Fungal Day

‘Twas a fungal day with brightening early a morn. A firsting after the slap of sovereignty under the flag which left much to draft and congregate in the public house the rest of the day.

“Savage tormentors,” he cried as the shadow clouds marched over the horizon. “Too many deterrents the pass through the forest but remember this: I will return nigh the crickets fall silent.”


Who Watches

As he walked along the crowded pedestrian zone, a place that smelled and felt like the omnipresence of people, the city clanked and whirred as it always did, but with a sinister undertone, a separate sound, subtle, steady, a beating heart or thump-thump of footfalls. He gulped and set aside the paranoia. No one was following him. Why would they? Everyone had access to whereabouts and goings-on of everyone else if you had access to their frequency. The whole world watched and tracked everyone. When we are all watchers, we are all watched and hold each other accountable.

then how did it happen that he could come into possession of a secret? It shouldn’t even be possible: to know something unknown by everyone else, a terrible burden to shoulder in isolation. The thought gave him shivers and the undertone came closer, whispering to him, brushing against his shoulders, pressing into his back.

“No!” The word escaped his lips of its own volition. People turned to look at him and his face became hot. He tugged at the brim of his hat, turned up the collar of his overcoat, shoved his fists into his pockets, and stormed off. Embarrassed? The emotion confused him. Is that what a secret does? Breeds shame? The hotness spread throughout his body and he feared that he might burst into flames, a torch proclaiming his secrecy to the world, exposing him and leaving his consumed corpse for onlookers to point at, to speculate on his fate.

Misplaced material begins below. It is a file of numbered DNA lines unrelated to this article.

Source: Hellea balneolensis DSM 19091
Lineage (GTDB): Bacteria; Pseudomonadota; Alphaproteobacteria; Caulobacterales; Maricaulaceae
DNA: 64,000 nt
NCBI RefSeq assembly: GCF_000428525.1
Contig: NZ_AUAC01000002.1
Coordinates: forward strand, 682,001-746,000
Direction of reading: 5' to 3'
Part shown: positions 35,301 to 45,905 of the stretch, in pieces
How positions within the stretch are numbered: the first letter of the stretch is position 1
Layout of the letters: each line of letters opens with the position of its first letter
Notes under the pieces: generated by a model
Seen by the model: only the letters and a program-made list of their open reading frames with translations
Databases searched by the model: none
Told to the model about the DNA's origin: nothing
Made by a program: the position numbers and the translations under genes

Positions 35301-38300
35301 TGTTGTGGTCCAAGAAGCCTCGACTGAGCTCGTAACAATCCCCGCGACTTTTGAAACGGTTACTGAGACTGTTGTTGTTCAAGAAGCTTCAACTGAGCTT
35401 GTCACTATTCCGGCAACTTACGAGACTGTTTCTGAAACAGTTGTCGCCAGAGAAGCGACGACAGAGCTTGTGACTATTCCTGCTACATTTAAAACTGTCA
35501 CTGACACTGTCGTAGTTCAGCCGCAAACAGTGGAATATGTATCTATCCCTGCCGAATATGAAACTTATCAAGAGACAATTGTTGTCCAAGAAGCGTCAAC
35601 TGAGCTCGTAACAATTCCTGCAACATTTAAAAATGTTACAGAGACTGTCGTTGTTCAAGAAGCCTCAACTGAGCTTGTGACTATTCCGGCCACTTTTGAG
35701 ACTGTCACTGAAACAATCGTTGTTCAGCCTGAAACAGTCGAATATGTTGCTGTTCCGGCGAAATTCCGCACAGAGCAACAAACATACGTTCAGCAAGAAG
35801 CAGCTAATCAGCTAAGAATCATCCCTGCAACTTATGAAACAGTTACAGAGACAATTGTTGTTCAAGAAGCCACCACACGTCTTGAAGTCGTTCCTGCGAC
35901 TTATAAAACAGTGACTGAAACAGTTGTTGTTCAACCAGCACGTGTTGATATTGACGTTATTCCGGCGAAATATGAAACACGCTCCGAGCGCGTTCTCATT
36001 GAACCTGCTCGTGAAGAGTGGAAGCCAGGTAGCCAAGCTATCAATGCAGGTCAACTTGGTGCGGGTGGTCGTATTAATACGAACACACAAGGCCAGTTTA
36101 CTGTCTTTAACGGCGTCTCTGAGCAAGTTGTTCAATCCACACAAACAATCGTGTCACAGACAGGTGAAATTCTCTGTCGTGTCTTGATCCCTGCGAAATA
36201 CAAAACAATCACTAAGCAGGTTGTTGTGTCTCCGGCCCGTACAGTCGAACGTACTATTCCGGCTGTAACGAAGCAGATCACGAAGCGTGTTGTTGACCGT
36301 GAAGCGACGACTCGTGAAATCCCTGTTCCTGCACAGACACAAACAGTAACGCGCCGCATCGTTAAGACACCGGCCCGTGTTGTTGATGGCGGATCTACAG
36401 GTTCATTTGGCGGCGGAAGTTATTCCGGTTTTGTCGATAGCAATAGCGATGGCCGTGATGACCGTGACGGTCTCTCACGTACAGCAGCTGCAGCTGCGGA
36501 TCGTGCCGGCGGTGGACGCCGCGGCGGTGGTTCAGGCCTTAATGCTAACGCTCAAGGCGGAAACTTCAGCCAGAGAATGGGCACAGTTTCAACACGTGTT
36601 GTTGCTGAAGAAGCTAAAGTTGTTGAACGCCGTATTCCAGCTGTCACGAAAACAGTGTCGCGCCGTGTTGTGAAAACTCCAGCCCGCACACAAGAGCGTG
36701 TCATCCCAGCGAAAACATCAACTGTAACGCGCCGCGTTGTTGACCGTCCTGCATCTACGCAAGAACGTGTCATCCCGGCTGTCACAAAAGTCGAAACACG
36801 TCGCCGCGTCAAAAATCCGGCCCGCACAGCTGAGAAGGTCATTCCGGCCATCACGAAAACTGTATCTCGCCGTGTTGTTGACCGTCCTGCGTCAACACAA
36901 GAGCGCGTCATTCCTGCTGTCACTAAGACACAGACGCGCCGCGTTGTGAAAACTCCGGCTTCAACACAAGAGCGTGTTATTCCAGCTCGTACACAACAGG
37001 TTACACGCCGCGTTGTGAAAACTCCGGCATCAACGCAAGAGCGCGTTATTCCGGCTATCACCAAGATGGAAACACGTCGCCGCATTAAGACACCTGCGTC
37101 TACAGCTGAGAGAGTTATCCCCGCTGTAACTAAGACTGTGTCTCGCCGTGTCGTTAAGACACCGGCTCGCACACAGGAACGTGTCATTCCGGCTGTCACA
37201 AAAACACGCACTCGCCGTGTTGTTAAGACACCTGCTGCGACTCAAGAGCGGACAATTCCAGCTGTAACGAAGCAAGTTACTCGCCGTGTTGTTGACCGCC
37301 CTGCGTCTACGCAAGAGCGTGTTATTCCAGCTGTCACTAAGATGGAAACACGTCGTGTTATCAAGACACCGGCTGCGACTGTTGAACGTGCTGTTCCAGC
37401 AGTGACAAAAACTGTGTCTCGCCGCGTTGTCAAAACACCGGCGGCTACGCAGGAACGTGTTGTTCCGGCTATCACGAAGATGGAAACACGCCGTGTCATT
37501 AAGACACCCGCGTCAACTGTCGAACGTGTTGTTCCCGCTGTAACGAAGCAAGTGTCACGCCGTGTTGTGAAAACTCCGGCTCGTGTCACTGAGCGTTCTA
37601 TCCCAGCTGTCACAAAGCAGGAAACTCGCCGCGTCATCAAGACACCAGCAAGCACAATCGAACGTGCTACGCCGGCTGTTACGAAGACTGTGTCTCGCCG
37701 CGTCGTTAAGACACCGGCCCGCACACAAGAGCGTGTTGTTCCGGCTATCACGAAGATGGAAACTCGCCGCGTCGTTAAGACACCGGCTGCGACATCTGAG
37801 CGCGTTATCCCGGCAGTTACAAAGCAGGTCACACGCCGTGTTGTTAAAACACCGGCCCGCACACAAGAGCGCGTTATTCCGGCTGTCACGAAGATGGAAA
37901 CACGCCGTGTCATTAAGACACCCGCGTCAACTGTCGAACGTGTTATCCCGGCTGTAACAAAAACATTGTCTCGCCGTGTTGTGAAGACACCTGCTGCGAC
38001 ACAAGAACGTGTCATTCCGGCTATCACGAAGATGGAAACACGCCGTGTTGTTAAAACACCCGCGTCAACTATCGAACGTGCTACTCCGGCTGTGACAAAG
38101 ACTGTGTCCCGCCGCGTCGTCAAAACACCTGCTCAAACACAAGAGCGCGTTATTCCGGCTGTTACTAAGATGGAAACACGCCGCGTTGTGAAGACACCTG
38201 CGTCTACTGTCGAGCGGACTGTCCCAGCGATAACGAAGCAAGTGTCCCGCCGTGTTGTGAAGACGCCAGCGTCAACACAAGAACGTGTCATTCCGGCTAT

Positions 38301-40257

Rob Roy in the Crypt of Glasgow Cathedral

His Children

He knew who they were, his children after all, but he did not know their names. He knew he should know their names, Bartholomew, Enid, Galadriel? He wasn’t sure, and of the one name he knew for certain, Sophia, he wasn’t certain at all as to which child the name belonged. Even their exact number was a mystery, seven or eight or six or twelve, as well as their respective ages or even their birth order. Had they been born? Surely, but he had no recollection of the events, as many of them as there had to have been. But still, as they were his children, no doubt, he cared a great deal for them as best as he could at least with the pressing concerns of his work.

Rembrandt reclining and pondering

Sliver Moon

Sliver moon hangs above the predawn horizon, civil twilight in the repetitious struggle of light and dark, a languid eye to greet the rising sun and watch over the crepuscular world.

crescent predawn moon over communication towers